In their latest paper, Fieldfisher explores the different sources of finance available to companies looking to develop, construct and expand their mining projects and analyses how a combination of sources is often required.
Traditional equity and project financing for mine development has dwindled due to a lack of returns and a much-increased risk profile. With current market conditions looking set to continue in the short to medium-term, it takes determination, flexibility and ingenuity to bring a new project to production. Alternative financing has therefore become a key feature of the mining sector as cash-starved miners are forced to think creatively in order to secure finance. As a result, the availability and use of alternative methods of financing has increased to fill the funding gap in the last three years. They include:
- Offtake agreements
- Forward purchase and prepay agreements
- Royalty agreements
- Streaming agreements
- Construction arrangements aimed at reducing budget and timetable risk
- Equipment financing
- Investment by suppliers
Focussing primarily on the financing of new greenfield projects, the paper also examines common themes in the sources of finance currently available to the industry, including equity, production-based, debt and construction financing, as well as highlighting recent examples and trends and discussing issues to be addressed during negotiations.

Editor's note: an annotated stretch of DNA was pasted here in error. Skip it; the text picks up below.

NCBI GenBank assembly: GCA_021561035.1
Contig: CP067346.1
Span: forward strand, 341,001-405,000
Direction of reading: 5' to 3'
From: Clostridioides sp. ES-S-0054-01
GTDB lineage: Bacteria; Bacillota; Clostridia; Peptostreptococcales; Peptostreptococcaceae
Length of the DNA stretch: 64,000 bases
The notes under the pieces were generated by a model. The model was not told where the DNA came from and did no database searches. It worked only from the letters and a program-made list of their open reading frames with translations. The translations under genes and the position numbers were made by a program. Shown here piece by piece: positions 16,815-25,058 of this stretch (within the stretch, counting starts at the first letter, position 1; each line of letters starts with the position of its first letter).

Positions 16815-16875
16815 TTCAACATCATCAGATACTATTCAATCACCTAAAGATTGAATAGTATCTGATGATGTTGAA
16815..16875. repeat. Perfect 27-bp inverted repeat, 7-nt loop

Jonathan Brooks, Head of Mining and Metals at Fieldfisher and co-author, commented:
"Whilst not without its challenges, capital is still available to finance mining projects. Those prepared to take a long-term view of the sector remain able to offer a number of different funding solutions. Strategic corporate investors, specialist mining private equity funds, commodity traders and streaming and royalty companies are all actively looking for opportunities in a subdued market.
"We are likely to see a continuing redeployment of capital by institutional investors (and possibly even some banks) into production-based financing, either indirectly through investment in the providers of such funding or directly through their own participation in streaming and royalty transactions."
Matthew Hinxman, Partner at Fieldfisher and co-author, added:
"Since 2011, we've witnessed the closure or partial closure of mining desks at a number of banks as they retreat from involvement in the sector. With a shortage of traditional project finance sources, companies are seeking to access additional debt providers during more challenging times.
"An ever-increasing pressure on banks to maintain capital ratios can manifest itself in an unwillingness to extend ‘longer-term’ finance (in real terms, anything over five to seven years). Similarly, there is now a much smaller pool of banks with the capability and know-how to undertake financings in the mining industry. Nevertheless, even with a reduced pool of lenders, there remains a genuine competitiveness between those still swimming in this pool, each one still hungry for a good deal."